In summary, peptides useful in the manner described herein can have, or can include, a sequence of alternating hydrophobic and hydrophilic amino acid residues that are complementary and structurally compatible. As noted, the peptides can vary in length and can be a multiple of four residues, but does not have to be. For example, the peptides can be at least eight amino acids in length (e.g., eight or 10 amino acids), at least 12 amino acids in length (e.g., 12 or 14 amino acids), or at least 16 amino acids in length (e.g., 16, 18, 20, 22, or 24 amino acids). Peptides that are less than 100 amino acid residues long, more preferably less than approximately 50 amino acids in length, may assemble more readily. The amino acid residues can be selected from D-amino acids or L-amino acids, and the peptides or mixtures of peptides can include combinations thereof. Suitable, naturally-occurring hydrophobic amino acid residues include Ala, Val, Ile, Met, Phe, Tyr, Trp, Ser, Thr and Gly. The hydrophilic amino acid residues can be basic amino acids (e.g., Lys, Arg, His, Orn); acidic amino acids (e.g., Glu, Asp); or amino acids that form hydrogen bonds (e.g., Asn, Gln). If L-amino acids are present in the structure, degradation produces amino acids that may be reused by the host tissue. The fact that L-configured amino acid residues occur naturally within the body distinguishes this class of compounds from numerous other biocompatible substances and may offer unique advantages.
Either or both ends of a given peptide can be modified. For example, the carboxyl and/or amino groups of the carboxyl- and amino-terminal residues, respectively can be protected or not protected. The charge at a terminus can also be modified. For example, a group or radical such as an acyl group (RCO--, where R is an organic group (e.g., an acetyl group (CH3CO--)) can be present at the N-terminus of a peptide to neutralize an "extra" positive charge that may otherwise be present (e.g., a charge not resulting from the side chain of the N-terminal amino acid). Similarly, a group such as an amine group (NH2) can be used to neutralize an "extra" negative charge that may otherwise be present at the C-terminus (e.g., a charge not resulting from the side chain of the C-terminal amino acid residue). Where an amine is used, the C-terminus would bear an amide (--CONH2). The neutralization of charges on a terminus may facilitate self-assembly. One of ordinary skill in the art will be able to select other suitable groups.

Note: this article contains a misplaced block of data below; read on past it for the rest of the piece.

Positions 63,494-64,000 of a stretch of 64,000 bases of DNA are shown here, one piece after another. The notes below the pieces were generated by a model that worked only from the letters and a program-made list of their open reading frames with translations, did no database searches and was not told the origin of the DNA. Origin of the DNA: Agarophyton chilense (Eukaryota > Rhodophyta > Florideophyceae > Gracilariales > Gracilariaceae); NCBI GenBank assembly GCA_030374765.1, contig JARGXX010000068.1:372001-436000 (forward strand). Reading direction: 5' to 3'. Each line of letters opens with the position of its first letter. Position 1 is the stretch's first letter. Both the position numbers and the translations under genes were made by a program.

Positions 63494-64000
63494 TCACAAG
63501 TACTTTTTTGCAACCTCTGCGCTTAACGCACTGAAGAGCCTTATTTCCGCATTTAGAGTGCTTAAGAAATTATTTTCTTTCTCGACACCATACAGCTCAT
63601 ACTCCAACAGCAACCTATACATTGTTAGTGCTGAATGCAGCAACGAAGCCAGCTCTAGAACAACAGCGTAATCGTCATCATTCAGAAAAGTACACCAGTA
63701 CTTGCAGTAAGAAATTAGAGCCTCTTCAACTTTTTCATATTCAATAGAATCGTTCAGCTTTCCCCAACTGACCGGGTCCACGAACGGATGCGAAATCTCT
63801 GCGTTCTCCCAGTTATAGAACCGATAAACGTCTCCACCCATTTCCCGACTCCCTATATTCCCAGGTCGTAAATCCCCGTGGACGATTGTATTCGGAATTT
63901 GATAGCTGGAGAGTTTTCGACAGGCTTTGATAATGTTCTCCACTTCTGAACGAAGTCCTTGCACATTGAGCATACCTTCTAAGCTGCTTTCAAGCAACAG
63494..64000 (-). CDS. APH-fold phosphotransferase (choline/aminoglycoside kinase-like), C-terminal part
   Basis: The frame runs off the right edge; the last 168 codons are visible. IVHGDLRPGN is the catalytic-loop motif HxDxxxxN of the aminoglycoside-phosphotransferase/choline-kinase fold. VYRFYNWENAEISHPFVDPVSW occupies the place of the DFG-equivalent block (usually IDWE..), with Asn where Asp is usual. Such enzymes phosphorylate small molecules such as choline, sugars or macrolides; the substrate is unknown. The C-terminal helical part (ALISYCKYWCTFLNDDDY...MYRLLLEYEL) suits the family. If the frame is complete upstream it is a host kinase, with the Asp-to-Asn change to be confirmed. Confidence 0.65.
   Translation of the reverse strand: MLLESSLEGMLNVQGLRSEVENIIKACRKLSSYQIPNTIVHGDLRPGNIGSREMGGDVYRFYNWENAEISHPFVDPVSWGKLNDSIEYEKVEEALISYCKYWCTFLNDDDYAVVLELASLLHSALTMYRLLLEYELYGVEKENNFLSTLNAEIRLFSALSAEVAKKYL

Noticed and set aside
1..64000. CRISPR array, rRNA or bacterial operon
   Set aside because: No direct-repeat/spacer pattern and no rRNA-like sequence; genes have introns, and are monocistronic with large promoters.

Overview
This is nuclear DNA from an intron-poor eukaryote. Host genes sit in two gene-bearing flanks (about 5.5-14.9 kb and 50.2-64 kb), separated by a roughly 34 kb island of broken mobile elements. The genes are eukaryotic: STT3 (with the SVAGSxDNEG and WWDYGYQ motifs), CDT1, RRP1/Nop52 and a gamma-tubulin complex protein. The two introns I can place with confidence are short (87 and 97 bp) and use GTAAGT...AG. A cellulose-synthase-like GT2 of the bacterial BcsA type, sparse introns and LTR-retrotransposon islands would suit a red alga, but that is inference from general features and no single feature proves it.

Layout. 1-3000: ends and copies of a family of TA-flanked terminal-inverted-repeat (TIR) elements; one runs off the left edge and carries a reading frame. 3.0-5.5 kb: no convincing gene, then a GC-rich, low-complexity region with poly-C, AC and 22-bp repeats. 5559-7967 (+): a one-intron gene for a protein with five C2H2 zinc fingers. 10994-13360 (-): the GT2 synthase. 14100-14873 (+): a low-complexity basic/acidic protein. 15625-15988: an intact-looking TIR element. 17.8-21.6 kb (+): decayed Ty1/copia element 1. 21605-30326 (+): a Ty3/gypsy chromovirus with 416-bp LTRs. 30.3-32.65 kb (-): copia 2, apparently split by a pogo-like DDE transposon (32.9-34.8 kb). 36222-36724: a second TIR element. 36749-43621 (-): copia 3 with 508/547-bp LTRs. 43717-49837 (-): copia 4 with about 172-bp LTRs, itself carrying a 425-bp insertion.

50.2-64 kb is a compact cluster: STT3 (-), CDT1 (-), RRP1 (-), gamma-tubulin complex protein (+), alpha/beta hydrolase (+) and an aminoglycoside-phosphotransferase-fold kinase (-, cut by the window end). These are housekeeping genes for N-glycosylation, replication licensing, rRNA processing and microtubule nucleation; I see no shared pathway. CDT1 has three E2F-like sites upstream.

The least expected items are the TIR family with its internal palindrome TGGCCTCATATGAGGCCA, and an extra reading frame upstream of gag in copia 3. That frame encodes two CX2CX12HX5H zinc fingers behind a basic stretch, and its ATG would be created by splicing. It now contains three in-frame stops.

Self-assembled structures can be formed that have varying degrees of stiffness or elasticity. The structures typically have a low elastic modulus (e.g., a modulus in the range of 1-10 kPa as measured by standard methods, such as in a standard cone-plate rheometer). Low values may be preferable, as they permit structure deformation as a result of movement, in response to pressure, in the event of cell contraction. More specifically, stiffness can be controlled in a variety of ways, including by changing the length, sequence, and/or concentration of the precursor molecules (e.g., self-assembling peptides). Other methods for increasing stiffness can also be employed. For example, one can attach, to the precursors, biotin molecules or any other molecules that can be subsequently cross-linked or otherwise bonded to one another. The molecules (e.g., biotin) can be included at an N- or C-terminus of a peptide or attached to one or more residues between the termini. Where biotin is used, cross-linking can be achieved by subsequent addition of avidin. Biotin-containing peptides or peptides containing other cross-linkable molecules are within the scope of the present invention. For example, amino acid residues with aromatic rings may be incorporated and cross-linked by exposure to uv light. The extent of crosslinking can be precisely controlled by applying the radiation for a predetermined length of time to peptides of known sequence and concentration. The extent of crosslinking can be determined by light scattering, gel filtration, or scanning electron microscopy using standard methods. Furthermore, crosslinking can be examined by HPLC or mass spectrometry analysis of the structure after digestion with a protease, such as matrix metalloproteases. Material strength may be determined before and after cross-linking. Regardless of whether cross-linking is achieved by a chemical agent or light energy, the molecules may be cross-linked in the course of creating a mold or when peptide-containing solutions are applied to the body.